The Bookends

The Underground River
By Martha Conway

May Bedloe is separated from her cousin, Comfort Vertue, when their steamboat sinks on the Ohio River in 1838. Everything they own is lost and May must search for Comfort among the survivors. May and Comfort have been traveling and working together as Comfort acts and May creates costumes for her cousin. By the time May locates her cousin, Flora Howard (a noted abolitionist) has convinced Comfort to give lectures for the anti-slavery cause. May finds work on a floating theater that cruises between northern and southern states. As May becomes a part of the theater family, she is drawn into a scheme to ferry babies of slaves across the river to freedom. May must try to balance her feelings for her new family with her dawning understanding of the situation and her ability to help people, although it comes with great risk to all.

PAM This book sounded very interesting and I was compelled to read it. There are many different angles to this story and I was drawn in immediately. Did you feel the same? Was the author able to bring you into May’s story?

BECKY A riverboat theater is a creative way to look at helping the slavery situation in the southern states. I was drawn to the story and the topic, but the first half of the book is focused on May discovering a new way of life after separating from her cousin Comfort. The title had me expecting the book to be focused on the slavery topic more than a character’s story. Maybe that’s why I struggled warming up to May. She was blunt and lacked some common social skills so it was hard for me to embrace this character. What did you think about this serious seamstress?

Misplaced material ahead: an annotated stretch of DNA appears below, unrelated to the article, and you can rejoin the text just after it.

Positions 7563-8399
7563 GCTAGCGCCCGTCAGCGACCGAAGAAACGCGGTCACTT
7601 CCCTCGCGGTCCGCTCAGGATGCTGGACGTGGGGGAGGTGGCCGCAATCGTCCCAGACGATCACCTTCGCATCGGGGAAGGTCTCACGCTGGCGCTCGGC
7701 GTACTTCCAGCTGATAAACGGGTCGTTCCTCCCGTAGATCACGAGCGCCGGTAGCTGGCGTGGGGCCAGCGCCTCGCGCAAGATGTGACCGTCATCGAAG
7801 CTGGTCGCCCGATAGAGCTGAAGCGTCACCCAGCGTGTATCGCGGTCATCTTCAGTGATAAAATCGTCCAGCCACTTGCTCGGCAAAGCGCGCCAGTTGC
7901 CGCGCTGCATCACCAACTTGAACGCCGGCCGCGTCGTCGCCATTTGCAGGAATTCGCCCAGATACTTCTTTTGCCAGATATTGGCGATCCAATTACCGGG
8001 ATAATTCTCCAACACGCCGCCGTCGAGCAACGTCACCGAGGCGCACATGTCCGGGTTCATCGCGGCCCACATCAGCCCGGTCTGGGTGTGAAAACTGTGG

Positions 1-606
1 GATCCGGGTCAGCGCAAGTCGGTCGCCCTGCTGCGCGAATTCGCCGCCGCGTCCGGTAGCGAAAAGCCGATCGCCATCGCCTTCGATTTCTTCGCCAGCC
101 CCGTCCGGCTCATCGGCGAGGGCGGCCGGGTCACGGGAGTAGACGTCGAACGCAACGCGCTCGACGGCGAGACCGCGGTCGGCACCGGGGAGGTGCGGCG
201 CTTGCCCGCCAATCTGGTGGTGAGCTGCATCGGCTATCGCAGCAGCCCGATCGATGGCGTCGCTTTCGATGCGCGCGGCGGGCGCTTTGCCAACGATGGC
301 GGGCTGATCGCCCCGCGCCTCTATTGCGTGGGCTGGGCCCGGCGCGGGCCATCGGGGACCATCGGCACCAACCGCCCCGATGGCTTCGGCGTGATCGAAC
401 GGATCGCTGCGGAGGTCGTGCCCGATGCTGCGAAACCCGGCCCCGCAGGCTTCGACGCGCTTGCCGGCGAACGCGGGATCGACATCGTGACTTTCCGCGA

PAM I also struggled to connect to May’s character in the beginning. Her lack of social skills made it hard for her to make friends and even communicate with others in a time where women were expected to exhibit specific behaviors. May struggles to find a job, as she turns off prospective employers with her straightforward manner. She stumbles across a floating theater that has lost a key member to the same riverboat accident that May escaped. Here, she finds a job opportunity and a home. What did you think about this floating theater?

BECKY At the beginning of this story, the picture that I had in my mind of the floating theater just didn’t make sense so I googled some images of old floating theaters. Wow, was I surprised to see just how large these vessels were. The production must have been quite a sight to see for these small towns on both sides of the river. The movement between the North and South provided a perfect opportunity for this storyline. May has always been in her cousin Comfort’s shadow. Her life has been focused on providing Comfort with all of her needs and she received little appreciation for her dedication. May’s new job on the theater allows her to shine and be valued for the individual talents she brings to this troupe. After being so unappreciated in the past were you surprised that May went to warn Comfort of threats made against her because of her public speaking on abolition?